fun while it lasted

@arrogantemu asked me for: an encounter between Luthien and Galadriel after the former returns from death - and as a mortal, no less? I think that they’d have a lot to talk about, especially if Galadriel was there in Doriath to watch the whole incident play out.


The moon is starting to set when Lúthien steps out of the dancing and drops down next to you on the grass, a little out of breath, her eyes shining. The musicians are still playing: laughter and song drift past them, as the dancers touch hands, circle, weave past each other, swift and joyful.

“Cousin,” she says, smiling.

“Lúthien – “ you start, and then – find that you have no more words to return, your own smile wavering.

Mortality sits upon Lúthien lightly, as yet. A child of Valinor, where the dead return to life, your cousin’s rebirth is less strange to you than to the Grey-elves around you – and yet for all that, your cousin still carries with her the terrible quality of a miracle; an act of the gods, walking before you in the flesh.

You close your eyes for a moment; when you reopen them, Lúthien is giving you a look of sympathy.

“Have you told Thingol?” you ask.

“He hasn’t actually asked,” Lúthien says, tilting her head to one side, looking a little amused. “It’s not as if I’ve tried to hide that I’m leaving. I mean, I don’t think he could lock me up in Hirilorn again, even if he tried.”

You had been there, a few days ago, when she first stepped back into the Thousand Caves, Beren walking beside her, both of them strong and healthy and alive. Once the first rush of shock had passed, Thingol’s desperate relief at his daughter’s return had been painful to witness: his stilted, faltering attempts at kindness to her husband almost as much so.

It wasn’t even that Lúthien had been angry with him. She had simply watched him, remote and unmoved, as if her father no longer had the power to touch her emotions at all; and Thingol’s pride had seemed to fall in on itself a little further, every time he looked at her.

“You could stay,” you say; and then press on, as Lúthien starts to speak, pity crossing her features. “No, Lúthien, I know what happened – but your father isn’t everyone. We all missed you. And – and weren’t you happy, here, before?”

Because - you will always be, in some ways, an outsider to Doriath. Amanya, a word from the language your uncle has forbidden, light in your eyes and gold in your hair, raised in a land with no true darkness and no threat always on its borders. And yet –

You love this land. You love the beauty of the Thousand Caves; the brightness of the stars; the song of nightingales that drifts through the forests. You met Celeborn here, and would have loved it only for that; but you would never have stayed – you, who came to Middle-earth in search of your own kingdom, and instead lingered for years within the Girdle – if you had not loved it so well.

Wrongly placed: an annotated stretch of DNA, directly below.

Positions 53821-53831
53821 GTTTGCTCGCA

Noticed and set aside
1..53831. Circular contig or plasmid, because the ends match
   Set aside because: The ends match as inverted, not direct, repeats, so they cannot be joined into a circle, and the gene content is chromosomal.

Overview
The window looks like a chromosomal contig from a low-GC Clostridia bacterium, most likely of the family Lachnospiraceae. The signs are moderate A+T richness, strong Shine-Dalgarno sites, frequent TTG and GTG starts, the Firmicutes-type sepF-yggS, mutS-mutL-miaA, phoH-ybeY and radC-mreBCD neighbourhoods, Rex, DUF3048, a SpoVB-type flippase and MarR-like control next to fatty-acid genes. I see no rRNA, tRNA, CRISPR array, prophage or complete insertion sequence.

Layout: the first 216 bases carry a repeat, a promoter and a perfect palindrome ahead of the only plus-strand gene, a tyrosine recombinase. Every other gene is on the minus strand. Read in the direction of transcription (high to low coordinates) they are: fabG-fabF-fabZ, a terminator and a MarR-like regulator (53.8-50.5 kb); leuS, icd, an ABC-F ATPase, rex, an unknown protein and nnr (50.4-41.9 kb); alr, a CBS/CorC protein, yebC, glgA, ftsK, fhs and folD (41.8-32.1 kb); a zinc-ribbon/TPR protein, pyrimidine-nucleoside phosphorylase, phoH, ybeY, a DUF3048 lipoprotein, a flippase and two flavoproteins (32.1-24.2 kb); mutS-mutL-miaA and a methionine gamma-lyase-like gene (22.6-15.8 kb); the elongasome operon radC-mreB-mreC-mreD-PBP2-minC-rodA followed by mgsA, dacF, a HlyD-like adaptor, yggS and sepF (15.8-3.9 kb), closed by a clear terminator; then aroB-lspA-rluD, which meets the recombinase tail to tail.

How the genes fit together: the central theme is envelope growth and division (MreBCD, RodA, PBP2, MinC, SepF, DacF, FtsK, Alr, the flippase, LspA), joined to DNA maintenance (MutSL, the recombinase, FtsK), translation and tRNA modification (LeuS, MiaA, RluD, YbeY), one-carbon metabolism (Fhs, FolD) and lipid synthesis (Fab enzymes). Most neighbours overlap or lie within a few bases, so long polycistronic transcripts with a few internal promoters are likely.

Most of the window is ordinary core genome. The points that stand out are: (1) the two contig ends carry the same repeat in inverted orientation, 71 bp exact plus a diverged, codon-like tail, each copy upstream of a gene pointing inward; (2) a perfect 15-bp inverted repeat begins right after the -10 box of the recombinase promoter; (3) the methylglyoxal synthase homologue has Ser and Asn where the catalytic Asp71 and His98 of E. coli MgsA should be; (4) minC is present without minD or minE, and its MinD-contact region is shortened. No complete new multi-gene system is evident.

(It will always be with you: if you had been there, in Nargothrond – but the thought is of little use.)

Lúthien - sighs, and leans forward. Her embrace is warm, as she pulls you against her; as you raise your arms to return the gesture, you feel her heartbeat, her pulse racing against yours, mortal-quick. You turn your head to feel her cheek against yours.

Then she pulls back.

“I can’t,” she says, simply. “And you know I can’t, cousin.”

“You – “

“You were there,” she says. “Galadriel. You stood by and did nothing to help, no more than anyone else did – don’t tell me you tried. If arguing with Father didn’t work you could have found something that did. You don’t – I know you don’t stop trying just because something’s difficult, cousin, you crossed the Grinding Ice and found your way here, you fought against your own family when they made themselves Kinslayers, you could have found a way.

“But you didn’t. I lived here my whole life, cousin, and there was no-one who would take my part when it mattered, no-one at all. And so I can’t stay. And you know that.”

You close your eyes, again.

“Yes,” you say. “I understand.”

You love Doriath. And –

Swords; and light; and blood that runs over stone. You cannot see what you would avert: only the knowledge, of violence and death; and the terrible certainty that it is, already, too late.

There is pity, still, in Lúthien’s gaze; but nothing, nothing at all, like mercy. And you understand – all too well - why Melian turned away.